Updates to this story
The appeal of the aptly named Twitter Joke Trial has been denied, forcing the 26-year-old Paul Chambers to pay out the £1,000 fine and extra penalties after he made a twitter joke about blowing up an airport.
The Judge said she did not believe that Chambers was unaware of the consequences of what was an “obviously menacing” message. She said anyone living the present climate of terrorist threats could not be unaware of the consequences of such a message, according to Martin Wainwright of The Guardian.
The Judge called Chambers "an unimpressive witness" and increased the legal costs involved by £2,000 to £2,600, making the total fine £3,000, triple that of before the appeal.
Many people on Twitter were hoping that Chambers would win his appeal against what is considered an overly harsh sentence for what was ultimately a joke, but it appears that fears over terrorism means we must all be wary about what we tweet.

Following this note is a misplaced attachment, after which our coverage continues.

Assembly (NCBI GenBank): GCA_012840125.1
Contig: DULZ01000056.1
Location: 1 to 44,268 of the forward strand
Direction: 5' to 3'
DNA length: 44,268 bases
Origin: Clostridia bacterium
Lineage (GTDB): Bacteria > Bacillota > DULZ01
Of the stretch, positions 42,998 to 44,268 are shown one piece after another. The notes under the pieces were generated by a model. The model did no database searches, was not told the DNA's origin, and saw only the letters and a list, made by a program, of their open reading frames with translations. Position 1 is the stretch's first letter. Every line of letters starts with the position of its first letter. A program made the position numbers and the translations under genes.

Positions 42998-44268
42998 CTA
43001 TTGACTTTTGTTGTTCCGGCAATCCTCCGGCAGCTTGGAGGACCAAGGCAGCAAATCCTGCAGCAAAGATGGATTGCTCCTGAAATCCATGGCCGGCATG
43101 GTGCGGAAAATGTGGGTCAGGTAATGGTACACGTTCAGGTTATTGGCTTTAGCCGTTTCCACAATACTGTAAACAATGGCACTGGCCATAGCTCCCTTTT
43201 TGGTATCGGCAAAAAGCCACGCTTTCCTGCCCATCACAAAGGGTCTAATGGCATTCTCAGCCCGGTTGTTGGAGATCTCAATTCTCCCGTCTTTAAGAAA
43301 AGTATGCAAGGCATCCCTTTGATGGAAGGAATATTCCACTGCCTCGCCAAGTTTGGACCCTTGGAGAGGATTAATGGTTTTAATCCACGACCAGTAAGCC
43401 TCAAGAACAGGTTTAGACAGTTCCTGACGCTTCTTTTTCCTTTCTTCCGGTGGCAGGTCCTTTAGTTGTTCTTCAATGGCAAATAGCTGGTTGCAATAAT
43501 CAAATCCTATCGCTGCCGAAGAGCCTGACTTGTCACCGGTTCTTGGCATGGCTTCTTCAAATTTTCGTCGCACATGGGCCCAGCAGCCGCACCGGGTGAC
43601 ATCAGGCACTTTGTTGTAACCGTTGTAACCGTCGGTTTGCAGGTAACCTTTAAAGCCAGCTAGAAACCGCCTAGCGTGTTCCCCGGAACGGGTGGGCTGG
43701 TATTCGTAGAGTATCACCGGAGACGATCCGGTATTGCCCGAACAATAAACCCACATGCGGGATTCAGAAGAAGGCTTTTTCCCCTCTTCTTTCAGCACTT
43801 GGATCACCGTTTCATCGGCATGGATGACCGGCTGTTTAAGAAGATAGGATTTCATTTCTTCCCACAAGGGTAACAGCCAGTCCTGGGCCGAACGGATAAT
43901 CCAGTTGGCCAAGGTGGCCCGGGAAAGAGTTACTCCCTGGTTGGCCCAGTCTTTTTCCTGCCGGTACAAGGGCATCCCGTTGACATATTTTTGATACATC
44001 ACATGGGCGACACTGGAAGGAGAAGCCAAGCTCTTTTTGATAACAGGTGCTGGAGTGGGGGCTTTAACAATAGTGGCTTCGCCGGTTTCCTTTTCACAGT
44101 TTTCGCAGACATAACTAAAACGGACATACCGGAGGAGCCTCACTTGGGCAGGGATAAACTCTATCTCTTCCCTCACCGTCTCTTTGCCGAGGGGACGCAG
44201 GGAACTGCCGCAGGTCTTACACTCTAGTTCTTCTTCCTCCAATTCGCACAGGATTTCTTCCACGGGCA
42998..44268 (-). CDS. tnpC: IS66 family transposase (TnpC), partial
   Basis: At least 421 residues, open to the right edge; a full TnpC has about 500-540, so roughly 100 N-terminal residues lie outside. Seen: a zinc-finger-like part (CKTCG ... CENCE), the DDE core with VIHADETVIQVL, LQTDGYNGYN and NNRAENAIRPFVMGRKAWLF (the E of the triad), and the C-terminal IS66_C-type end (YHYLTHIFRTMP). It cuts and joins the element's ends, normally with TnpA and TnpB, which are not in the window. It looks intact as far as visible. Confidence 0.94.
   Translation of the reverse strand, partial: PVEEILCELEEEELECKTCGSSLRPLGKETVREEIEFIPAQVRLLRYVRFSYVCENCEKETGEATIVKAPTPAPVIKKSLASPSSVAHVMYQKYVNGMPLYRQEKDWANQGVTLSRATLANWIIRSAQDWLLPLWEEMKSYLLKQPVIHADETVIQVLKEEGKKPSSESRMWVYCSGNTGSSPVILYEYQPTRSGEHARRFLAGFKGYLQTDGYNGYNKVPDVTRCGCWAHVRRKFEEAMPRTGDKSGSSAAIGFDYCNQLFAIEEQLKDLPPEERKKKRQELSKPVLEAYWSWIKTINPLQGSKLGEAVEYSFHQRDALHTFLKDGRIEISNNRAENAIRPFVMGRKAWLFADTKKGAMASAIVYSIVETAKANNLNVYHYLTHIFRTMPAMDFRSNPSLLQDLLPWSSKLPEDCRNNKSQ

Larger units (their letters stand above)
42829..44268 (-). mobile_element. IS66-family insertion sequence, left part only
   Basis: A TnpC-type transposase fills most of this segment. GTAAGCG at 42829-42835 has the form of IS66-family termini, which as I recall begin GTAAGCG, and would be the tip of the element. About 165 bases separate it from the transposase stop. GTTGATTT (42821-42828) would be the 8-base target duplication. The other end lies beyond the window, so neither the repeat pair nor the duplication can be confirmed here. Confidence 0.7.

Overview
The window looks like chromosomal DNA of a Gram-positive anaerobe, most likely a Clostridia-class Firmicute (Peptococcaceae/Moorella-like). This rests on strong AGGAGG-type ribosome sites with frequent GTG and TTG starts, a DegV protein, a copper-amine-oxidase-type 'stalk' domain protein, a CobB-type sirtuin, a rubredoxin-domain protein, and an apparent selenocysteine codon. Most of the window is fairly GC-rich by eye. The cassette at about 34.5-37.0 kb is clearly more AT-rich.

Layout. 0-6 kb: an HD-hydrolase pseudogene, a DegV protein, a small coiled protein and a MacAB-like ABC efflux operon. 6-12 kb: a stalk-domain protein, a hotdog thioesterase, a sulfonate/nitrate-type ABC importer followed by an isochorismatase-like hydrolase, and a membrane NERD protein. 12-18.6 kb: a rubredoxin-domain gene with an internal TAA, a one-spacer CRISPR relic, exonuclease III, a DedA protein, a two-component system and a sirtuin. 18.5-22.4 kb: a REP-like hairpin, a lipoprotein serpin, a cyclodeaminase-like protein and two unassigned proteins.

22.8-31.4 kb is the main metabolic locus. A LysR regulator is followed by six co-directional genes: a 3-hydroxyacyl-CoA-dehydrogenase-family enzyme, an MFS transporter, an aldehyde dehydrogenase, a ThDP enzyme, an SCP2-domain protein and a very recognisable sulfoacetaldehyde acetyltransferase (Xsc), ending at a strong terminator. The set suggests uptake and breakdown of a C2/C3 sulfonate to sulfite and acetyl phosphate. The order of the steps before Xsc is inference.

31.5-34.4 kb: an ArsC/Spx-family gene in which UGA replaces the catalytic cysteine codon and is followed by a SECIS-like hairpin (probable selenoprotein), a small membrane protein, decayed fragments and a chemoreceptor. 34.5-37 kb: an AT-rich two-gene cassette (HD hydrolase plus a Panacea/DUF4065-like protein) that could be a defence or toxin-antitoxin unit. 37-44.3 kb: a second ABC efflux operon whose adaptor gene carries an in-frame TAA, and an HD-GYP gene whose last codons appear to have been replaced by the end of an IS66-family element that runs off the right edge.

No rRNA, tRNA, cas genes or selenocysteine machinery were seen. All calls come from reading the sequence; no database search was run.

He was due to fly out to Ireland, but his flight was threatened due to extreme weather conditions. Like any angry customer would do, he tweeted his frustration, but chose an unfortunate string of words to use:
"Crap! Robin Hood Airport is closed. You've got a week... otherwise I'm blowing the airport sky high!"
The actual fine itself is £385, with a £15 surcharge, but legal costs have amounted to £600, now £2,600. That's a whole lot of money for venting flight frustration online.
The case has far-reaching repercussions for the rest of Twitter's users and opens up new ground for what can be considered a public network. @TMT_Lawyer tweeted: “In case you've not noticed, by saying Twitter is public network, #TwitterJokeTrial says ANY publicly accessible system within s127 CA 2003.”
Alex Deane, of watchdog Big Brother Watch, tells TechEye: "This judgement lacks all common sense. Someone joking about terrorism on Twitter might be an idiot but he's clearly not a terrorist, and treating him like one undermines faith in the law. It's a wildly over the top, authoritarian response to the current situation.
"This absurd judgement is enough to make me want to blow up Robin Hood airport."